Most retirement-minded Americans might not see the connection between physical fitness and retirement planning - except for the fact that both can make them sweat! Ben Stein, spokesperson for National Retirement Planning Week 2007, November 12-17, believes that an approach similar to physical fitness can also be applied to financial fitness.
For too many Americans, particularly the 78 million baby boomers, the process of planning for retirement is about as appealing as doing 40 push-ups - something that is achievable but also easy to put off indefinitely. However, during the sixth National Retirement Planning Week, Stein is committed to breaking the process down into manageable, easy-to-follow steps that can help individuals take their retirement planning efforts from "frail" to "fit" in short order.
"Let's face it, lots of people make excuses when it comes to the hard work of planning for their futures," said Stein. "Physical fitness is the perfect analogy for financial fitness. We all know physical fitness is critically important to ensure good health down the road, and yet we find every excuse in the book to procrastinate or brush it aside altogether. This week I want to convince all Americans that a little fiscal effort now can pay off big in the future, and give them some easy-to-remember guidelines to help get their financial retirement health in tip-top shape."
The components of Ben Stein's "Retirement Financial Fitness Plan" are:
Set goals - As with any exercise program, the first step is determining what you hope to accomplish: lose ten pounds, get toned or develop "washboard abs." Similarly, a retirement plan starts with setting some basic goals. When would you like to retire? How you do plan on spending your retirement years? Would you like to travel? Where will you live? Will you take up a new hobby?
Warm-up - No one starts exercising without adequately preparing first. Likewise, before you jump into retirement planning, it's important that you stretch your financial muscles to avoid some of the most common retirement "injuries." For example, start by minimizing credit card debt, curbing excessive discretionary spending, and possibly re-thinking some of your current spending priorities.
Make a plan - A physical fitness program starts with an individualized plan of action. Will you use free-weights or machines? Will a treadmill or elliptical cross-trainer provide a better cardio workout? Similarly, you need to create a financial retirement plan that matches your individual needs, goals, and resources. Begin by thinking about how much income you will need to fund your envisioned retirement lifestyle. Then, determine the combination of savings, investments, and insurance you'll need to get there.
Build muscle - Fitness experts know the importance of giving equal attention to multiple muscle areas to get the best results. Sound financial retirement planning requires a similar approach. Make sure that you establish a balanced plan that addresses the key financial retirement muscle groups: savings, guaranteed income, tax-deferred investments, stocks, mutual funds, exchange traded funds, index funds, bonds, annuities, insurance (health, life, long-term care, disability), real estate, and government- and employer-sponsored programs, if available.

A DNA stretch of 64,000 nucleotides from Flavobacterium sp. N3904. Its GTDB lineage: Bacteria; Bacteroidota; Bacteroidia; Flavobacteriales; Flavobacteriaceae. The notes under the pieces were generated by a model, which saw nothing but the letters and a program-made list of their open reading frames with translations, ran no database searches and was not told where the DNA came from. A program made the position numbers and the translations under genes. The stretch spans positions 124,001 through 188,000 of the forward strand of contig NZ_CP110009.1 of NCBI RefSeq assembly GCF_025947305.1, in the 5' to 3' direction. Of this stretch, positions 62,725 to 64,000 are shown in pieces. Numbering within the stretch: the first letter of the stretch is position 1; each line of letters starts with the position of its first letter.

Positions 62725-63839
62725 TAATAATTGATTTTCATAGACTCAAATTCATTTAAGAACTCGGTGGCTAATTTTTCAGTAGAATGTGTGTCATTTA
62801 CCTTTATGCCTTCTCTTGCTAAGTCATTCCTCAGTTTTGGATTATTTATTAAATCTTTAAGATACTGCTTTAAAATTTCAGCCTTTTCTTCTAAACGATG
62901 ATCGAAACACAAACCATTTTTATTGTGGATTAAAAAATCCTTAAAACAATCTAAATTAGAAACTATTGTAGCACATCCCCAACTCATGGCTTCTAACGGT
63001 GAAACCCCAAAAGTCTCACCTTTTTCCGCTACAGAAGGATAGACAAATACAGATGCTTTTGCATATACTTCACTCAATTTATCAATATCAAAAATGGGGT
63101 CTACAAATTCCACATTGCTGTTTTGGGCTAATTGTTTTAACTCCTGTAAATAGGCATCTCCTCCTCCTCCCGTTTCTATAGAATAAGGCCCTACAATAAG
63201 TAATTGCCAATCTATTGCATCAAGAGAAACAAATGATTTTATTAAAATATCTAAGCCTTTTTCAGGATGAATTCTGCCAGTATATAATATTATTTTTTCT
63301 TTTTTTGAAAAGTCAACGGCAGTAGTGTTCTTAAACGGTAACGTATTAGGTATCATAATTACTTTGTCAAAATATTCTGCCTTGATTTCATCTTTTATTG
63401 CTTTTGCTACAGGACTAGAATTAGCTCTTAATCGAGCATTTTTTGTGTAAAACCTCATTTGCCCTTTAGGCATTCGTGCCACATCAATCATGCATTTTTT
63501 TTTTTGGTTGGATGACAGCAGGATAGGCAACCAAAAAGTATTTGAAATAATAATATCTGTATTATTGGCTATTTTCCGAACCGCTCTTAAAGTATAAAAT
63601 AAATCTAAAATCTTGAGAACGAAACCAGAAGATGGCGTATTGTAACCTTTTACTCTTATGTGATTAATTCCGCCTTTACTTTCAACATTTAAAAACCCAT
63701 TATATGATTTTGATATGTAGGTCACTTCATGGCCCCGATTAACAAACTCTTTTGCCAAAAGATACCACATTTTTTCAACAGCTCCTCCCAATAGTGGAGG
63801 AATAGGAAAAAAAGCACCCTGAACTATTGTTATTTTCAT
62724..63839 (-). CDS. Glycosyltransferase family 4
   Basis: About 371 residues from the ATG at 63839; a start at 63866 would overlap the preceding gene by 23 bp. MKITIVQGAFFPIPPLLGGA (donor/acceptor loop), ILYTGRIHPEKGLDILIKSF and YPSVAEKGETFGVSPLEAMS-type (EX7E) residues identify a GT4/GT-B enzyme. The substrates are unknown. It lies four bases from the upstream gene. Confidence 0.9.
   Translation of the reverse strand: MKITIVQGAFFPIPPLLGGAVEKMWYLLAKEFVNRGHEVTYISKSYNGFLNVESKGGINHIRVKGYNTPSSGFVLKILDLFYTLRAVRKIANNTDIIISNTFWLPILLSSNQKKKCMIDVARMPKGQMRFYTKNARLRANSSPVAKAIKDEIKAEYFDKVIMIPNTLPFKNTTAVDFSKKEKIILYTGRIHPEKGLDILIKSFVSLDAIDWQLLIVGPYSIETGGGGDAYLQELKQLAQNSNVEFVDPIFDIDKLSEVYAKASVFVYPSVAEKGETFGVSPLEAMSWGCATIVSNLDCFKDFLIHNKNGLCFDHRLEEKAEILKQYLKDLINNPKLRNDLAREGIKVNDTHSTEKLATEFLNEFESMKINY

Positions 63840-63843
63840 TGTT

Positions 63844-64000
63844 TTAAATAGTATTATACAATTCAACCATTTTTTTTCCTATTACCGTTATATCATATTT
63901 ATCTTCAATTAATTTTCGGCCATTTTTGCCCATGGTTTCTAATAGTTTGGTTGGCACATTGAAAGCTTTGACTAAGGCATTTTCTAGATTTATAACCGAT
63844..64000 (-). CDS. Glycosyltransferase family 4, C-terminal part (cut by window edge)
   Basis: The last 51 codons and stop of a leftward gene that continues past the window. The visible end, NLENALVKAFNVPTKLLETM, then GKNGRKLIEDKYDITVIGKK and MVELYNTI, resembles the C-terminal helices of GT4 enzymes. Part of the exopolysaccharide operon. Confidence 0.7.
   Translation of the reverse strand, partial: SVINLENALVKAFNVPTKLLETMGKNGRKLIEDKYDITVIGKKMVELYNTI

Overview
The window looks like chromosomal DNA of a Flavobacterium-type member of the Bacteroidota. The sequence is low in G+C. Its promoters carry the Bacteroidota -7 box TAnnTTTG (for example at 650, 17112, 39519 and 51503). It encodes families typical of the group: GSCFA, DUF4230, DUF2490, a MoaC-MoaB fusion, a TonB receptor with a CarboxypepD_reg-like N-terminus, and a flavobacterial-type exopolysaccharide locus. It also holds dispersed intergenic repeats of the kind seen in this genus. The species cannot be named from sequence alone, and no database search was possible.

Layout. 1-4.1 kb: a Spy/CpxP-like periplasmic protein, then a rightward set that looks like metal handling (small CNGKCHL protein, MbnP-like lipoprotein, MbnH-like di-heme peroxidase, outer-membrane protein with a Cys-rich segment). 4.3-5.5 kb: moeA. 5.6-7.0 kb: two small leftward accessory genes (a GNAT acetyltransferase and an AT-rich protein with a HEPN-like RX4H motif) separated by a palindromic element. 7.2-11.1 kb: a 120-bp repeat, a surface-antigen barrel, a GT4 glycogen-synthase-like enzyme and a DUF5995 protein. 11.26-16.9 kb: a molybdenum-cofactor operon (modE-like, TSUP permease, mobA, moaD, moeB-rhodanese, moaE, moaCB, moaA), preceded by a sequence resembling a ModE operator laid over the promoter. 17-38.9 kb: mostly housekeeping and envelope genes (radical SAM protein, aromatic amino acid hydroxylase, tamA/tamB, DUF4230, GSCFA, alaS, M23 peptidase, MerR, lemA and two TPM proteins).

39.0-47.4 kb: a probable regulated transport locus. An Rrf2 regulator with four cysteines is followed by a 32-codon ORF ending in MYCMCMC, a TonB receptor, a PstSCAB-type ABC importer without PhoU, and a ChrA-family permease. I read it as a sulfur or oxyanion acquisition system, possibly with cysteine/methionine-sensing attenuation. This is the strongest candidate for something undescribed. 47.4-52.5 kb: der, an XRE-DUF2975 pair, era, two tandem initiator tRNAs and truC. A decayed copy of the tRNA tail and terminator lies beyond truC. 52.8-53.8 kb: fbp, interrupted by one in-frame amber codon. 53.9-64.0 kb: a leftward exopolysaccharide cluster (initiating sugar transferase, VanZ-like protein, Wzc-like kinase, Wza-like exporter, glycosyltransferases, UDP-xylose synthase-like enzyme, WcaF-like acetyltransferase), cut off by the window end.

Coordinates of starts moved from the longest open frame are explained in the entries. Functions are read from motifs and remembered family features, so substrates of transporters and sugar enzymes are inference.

Don't forget cardio - Your health and lifestyle have a big impact on the nature and scope of your health fitness plan. Likewise, health-related issues will weigh heavily on how you structure your financial retirement plan. Therefore, when developing your retirement plan, be sure to consider how long actuarially you are likely to live in retirement, expected healthcare costs, and how active you expect your retirement years to be.
Get a coach - Even the fittest athletes often need expert help with their training. Retirement planning can be a complex process, so you should consider finding a qualified financial/retirement planner. Talk to family, friends or associates who can point you to someone who has helped them. Leverage existing relationships with financial professionals - e.g., banker, insurance agent, broker, or accountant - who are qualified to provide retirement planning services or can direct you to the appropriate person.
Get on the scale - Remember to monitor your progress regularly. Your retirement goals and financial situation will change over time, as will your spending priorities once in retirement. Therefore, it is important that you review your retirement plan at least once per year and make adjustments, if necessary.
Focus on endurance - Retirement planning is not a 100-yard dash - it is a long distance race. It is a methodical, well-orchestrated effort to achieve financial security for the rest of your life. Above all, it's about ensuring that your retirement income will endure as long as you do.
"I can't stress enough how important it is for people to get their financial futures in order as soon as possible," said Ben Stein. "Immediate planning versus indefinite waiting can make the difference between completing the retirement race and collapsing just before the finish line - or between comfort and terror in retirement."
Established by the NRPC in 2002, National Retirement Planning Week is an annual campaign to heighten public awareness of the need for retirement planning, and provide Americans with the information and tools to develop effective retirement planning strategies. Economist, lawyer, author, and actor/Hollywood personality, Ben Stein, will again serve as the National Retirement Planning Coalition's honorary chairperson and principal spokesperson.